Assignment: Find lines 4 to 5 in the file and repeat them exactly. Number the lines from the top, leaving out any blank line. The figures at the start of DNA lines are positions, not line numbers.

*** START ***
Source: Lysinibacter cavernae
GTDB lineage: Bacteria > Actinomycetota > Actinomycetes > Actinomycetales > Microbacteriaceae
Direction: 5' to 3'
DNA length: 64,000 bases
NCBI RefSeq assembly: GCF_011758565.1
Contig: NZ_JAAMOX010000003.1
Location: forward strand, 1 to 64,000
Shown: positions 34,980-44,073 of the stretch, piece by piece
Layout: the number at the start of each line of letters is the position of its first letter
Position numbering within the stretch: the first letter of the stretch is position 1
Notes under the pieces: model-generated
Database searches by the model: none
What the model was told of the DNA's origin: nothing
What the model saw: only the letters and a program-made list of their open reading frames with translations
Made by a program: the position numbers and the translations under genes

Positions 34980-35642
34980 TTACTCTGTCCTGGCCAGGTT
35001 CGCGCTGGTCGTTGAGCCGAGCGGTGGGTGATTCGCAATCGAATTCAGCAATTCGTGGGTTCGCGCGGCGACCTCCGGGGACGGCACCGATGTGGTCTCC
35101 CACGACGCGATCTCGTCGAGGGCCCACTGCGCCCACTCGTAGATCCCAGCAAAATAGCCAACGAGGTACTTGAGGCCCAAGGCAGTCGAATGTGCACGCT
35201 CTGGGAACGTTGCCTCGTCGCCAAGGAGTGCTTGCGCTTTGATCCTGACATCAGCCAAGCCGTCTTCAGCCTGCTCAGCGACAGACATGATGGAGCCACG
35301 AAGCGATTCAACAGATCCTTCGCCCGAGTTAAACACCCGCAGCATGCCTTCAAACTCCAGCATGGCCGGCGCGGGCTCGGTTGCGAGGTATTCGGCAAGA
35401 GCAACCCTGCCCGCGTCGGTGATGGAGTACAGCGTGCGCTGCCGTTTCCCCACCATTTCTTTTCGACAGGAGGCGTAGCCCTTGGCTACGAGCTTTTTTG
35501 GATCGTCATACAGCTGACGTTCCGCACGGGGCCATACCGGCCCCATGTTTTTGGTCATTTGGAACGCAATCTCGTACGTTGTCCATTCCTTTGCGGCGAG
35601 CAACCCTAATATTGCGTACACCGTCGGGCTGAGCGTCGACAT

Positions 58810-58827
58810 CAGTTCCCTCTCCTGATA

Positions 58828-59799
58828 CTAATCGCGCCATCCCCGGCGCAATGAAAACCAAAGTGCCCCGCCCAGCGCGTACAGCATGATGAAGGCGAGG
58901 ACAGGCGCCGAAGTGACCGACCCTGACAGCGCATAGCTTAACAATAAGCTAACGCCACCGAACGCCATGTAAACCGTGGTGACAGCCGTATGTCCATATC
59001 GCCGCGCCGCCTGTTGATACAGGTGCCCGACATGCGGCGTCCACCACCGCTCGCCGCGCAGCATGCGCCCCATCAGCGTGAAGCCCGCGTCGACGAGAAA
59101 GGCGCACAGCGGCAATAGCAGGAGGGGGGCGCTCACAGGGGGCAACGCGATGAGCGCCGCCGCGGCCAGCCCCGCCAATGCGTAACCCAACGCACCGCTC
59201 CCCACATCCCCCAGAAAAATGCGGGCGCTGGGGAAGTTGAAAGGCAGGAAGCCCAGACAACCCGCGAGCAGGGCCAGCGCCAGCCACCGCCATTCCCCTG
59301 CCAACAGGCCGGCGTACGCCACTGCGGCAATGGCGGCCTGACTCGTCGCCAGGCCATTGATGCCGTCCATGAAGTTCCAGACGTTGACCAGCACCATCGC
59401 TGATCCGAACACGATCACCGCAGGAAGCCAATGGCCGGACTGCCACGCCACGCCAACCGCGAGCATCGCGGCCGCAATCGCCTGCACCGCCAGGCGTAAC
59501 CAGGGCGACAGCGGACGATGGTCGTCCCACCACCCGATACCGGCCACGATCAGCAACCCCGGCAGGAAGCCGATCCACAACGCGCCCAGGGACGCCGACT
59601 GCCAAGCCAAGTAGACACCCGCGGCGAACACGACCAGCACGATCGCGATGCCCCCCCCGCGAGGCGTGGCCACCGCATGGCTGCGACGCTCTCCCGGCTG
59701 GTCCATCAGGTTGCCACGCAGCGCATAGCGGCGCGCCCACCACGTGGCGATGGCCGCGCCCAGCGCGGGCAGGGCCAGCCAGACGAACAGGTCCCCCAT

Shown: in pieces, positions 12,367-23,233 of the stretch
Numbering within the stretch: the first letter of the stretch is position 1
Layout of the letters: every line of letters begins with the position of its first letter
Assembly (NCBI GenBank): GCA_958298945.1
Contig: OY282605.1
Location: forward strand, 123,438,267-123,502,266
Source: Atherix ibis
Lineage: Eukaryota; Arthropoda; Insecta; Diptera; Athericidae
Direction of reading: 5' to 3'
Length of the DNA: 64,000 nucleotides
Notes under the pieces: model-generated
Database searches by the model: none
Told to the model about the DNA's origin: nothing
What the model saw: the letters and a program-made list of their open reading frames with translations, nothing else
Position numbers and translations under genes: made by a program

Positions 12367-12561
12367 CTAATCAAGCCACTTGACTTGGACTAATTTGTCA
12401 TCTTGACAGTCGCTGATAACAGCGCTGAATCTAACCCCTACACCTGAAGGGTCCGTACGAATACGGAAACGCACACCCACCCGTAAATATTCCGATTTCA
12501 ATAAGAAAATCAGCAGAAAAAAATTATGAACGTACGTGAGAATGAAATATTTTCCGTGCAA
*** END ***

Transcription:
DNA length: 64,000 bases
NCBI RefSeq assembly: GCF_011758565.1